Like a lot of Twine Interactive Fiction, Congee is less of a game and more of a story with choices. You can click to get more details and to learn more about the world and the lives of the characters in the story but ultimately, the story is the thing. It’s a good story, though. Even though it’s written through the eyes of someone who is dealing with a very specific experience, the themes are universal. It made me homesick in a good way.
Thrilling Wonder Stories was a pulp magazine that was published from 1936 to 1955. It was one of several pulp magazines that had the word “thrilling” in its title. The stories were mostly science fiction and I guess they were meant to be more thrilling than all of the other science fiction that was being published at the same time. The stories were apparently thrilling enough for the magazine to run for 19 years.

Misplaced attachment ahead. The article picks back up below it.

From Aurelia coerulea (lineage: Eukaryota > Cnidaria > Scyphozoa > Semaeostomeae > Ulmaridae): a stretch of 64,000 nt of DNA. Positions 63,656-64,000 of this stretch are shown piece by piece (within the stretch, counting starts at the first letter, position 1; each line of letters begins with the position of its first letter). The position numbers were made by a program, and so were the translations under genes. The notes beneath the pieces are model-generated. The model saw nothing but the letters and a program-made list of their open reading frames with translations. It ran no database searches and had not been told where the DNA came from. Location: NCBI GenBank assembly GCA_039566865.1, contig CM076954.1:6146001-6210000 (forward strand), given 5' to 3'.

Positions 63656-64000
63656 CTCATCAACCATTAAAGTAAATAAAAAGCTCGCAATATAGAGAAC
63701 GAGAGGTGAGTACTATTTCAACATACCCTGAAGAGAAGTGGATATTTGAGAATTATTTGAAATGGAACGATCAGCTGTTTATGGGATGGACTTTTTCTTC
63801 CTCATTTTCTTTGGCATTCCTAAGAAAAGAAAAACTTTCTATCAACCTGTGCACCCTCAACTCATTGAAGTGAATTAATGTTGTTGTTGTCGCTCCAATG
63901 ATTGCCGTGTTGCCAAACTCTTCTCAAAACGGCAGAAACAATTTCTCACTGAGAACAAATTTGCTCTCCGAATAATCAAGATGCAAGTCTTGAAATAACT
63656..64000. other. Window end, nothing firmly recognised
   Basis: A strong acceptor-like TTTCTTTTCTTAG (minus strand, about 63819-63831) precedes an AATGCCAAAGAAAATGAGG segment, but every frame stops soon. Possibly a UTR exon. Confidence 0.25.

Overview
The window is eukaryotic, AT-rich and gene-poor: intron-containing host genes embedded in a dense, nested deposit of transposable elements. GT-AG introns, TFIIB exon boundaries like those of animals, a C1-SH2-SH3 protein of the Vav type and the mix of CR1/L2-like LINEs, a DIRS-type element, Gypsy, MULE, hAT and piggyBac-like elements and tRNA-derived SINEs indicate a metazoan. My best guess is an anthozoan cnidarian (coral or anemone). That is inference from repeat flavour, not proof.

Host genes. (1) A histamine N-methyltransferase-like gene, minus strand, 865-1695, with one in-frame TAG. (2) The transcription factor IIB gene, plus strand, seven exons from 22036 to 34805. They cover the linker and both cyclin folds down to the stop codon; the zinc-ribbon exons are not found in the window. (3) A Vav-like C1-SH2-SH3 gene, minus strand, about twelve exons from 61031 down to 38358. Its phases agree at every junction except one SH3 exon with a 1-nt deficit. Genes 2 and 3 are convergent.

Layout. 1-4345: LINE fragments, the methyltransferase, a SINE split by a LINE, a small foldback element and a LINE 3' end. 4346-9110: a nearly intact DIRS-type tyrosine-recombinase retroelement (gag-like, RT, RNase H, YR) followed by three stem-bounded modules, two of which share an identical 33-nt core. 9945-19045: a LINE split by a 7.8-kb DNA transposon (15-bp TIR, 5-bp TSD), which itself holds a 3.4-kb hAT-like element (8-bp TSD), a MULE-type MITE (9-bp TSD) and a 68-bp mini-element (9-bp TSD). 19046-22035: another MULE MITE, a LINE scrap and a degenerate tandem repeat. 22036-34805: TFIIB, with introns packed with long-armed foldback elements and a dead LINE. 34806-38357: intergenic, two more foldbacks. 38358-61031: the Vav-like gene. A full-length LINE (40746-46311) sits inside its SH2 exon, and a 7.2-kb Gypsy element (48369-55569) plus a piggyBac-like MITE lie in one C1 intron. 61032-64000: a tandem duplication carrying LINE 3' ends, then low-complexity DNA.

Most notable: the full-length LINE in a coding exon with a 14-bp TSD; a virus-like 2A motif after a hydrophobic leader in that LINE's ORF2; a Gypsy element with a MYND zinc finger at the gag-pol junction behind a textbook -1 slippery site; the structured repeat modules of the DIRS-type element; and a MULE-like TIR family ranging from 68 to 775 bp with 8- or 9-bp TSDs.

Below are a few of the covers of Thrilling Wonder Stories, done by some of the best artists of the pulp era.
Baffled! is an entertaining little made-for-TV movie from 1973. Leonard Nimoy plays a race car driver who suddenly starts to have psychic visions of a woman who lives in what appears to be a gothic manor. The woman is in some sort of danger. Nimoy, of course, would rather just race cars but a parapsychologist (Susan Hampshire) convinces him that he has to figure out what his visions mean.
Now, to be honest, Baffled! is not a particularly scary movie. Some of Nimoy’s visions are spooky but there’s nothing in this movie that’s going to give you nightmares. Though it may not be horrifying, Baffled! is a lot of fun. Apparently, it was meant to be a pilot for a TV series. If it had been picked up, I guess Nimoy and Hampshire would have been helping out a new guest star every week. Nimoy seems to be having a lot of fun playing a psychic race car driver and he and Susan Hampshire have a really sweet and enjoyable chemistry.